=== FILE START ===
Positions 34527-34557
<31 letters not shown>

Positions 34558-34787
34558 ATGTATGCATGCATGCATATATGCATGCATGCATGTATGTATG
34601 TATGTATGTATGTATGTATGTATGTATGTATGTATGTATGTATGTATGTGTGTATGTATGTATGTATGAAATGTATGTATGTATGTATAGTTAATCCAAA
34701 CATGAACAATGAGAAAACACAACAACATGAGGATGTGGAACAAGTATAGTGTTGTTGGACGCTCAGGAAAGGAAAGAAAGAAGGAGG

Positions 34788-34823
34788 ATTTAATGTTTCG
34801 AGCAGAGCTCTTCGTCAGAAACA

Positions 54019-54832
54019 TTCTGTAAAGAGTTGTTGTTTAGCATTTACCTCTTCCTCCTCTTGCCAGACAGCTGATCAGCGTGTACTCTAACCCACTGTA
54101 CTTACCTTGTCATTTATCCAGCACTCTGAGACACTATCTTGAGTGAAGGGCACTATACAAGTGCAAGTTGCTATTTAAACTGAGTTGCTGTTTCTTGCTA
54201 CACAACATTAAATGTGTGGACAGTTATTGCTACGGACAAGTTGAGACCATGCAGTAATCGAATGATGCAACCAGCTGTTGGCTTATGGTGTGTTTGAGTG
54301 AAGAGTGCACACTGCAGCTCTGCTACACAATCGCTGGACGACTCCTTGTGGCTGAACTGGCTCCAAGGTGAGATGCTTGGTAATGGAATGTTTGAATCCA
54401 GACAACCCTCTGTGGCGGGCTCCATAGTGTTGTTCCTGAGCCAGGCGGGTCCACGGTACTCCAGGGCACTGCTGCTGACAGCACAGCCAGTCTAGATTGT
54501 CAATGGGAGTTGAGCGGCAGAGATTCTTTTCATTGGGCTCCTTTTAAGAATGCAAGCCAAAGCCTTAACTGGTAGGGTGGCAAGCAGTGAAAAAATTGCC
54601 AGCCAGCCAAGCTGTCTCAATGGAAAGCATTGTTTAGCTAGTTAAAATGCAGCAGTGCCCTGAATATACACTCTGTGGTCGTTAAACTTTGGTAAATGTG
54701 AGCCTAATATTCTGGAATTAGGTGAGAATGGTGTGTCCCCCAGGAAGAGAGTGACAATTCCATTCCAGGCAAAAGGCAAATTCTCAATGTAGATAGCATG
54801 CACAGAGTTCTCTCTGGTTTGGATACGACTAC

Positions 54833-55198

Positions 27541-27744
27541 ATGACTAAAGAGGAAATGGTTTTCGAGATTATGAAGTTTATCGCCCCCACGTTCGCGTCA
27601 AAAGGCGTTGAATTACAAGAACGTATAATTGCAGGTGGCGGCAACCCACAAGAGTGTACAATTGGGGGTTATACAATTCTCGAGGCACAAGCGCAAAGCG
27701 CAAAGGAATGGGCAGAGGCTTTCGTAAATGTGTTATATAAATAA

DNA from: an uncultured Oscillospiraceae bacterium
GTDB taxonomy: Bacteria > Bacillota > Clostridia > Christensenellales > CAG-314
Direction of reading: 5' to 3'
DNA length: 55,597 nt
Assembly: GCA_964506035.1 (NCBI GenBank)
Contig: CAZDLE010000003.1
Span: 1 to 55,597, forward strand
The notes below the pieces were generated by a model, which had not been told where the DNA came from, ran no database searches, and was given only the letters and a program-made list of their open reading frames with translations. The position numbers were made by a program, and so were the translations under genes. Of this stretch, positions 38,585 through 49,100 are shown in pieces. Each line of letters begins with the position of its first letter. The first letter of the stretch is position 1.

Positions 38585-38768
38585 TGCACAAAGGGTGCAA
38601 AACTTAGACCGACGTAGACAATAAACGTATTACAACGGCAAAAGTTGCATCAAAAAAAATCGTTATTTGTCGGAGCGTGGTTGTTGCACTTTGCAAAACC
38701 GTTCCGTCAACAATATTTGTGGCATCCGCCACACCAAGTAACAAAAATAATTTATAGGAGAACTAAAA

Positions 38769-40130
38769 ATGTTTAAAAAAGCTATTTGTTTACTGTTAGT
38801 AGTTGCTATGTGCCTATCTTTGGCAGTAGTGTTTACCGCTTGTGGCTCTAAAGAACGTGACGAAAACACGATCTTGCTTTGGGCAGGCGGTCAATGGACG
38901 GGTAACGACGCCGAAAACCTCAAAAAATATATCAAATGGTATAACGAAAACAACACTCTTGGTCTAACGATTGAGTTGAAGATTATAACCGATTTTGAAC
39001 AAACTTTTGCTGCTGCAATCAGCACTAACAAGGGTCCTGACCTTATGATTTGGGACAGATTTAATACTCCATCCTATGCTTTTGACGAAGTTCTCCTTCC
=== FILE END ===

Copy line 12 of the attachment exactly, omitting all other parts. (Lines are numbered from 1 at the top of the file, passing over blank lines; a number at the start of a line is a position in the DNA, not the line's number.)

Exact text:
54101 CTTACCTTGTCATTTATCCAGCACTCTGAGACACTATCTTGAGTGAAGGGCACTATACAAGTGCAAGTTGCTATTTAAACTGAGTTGCTGTTTCTTGCTA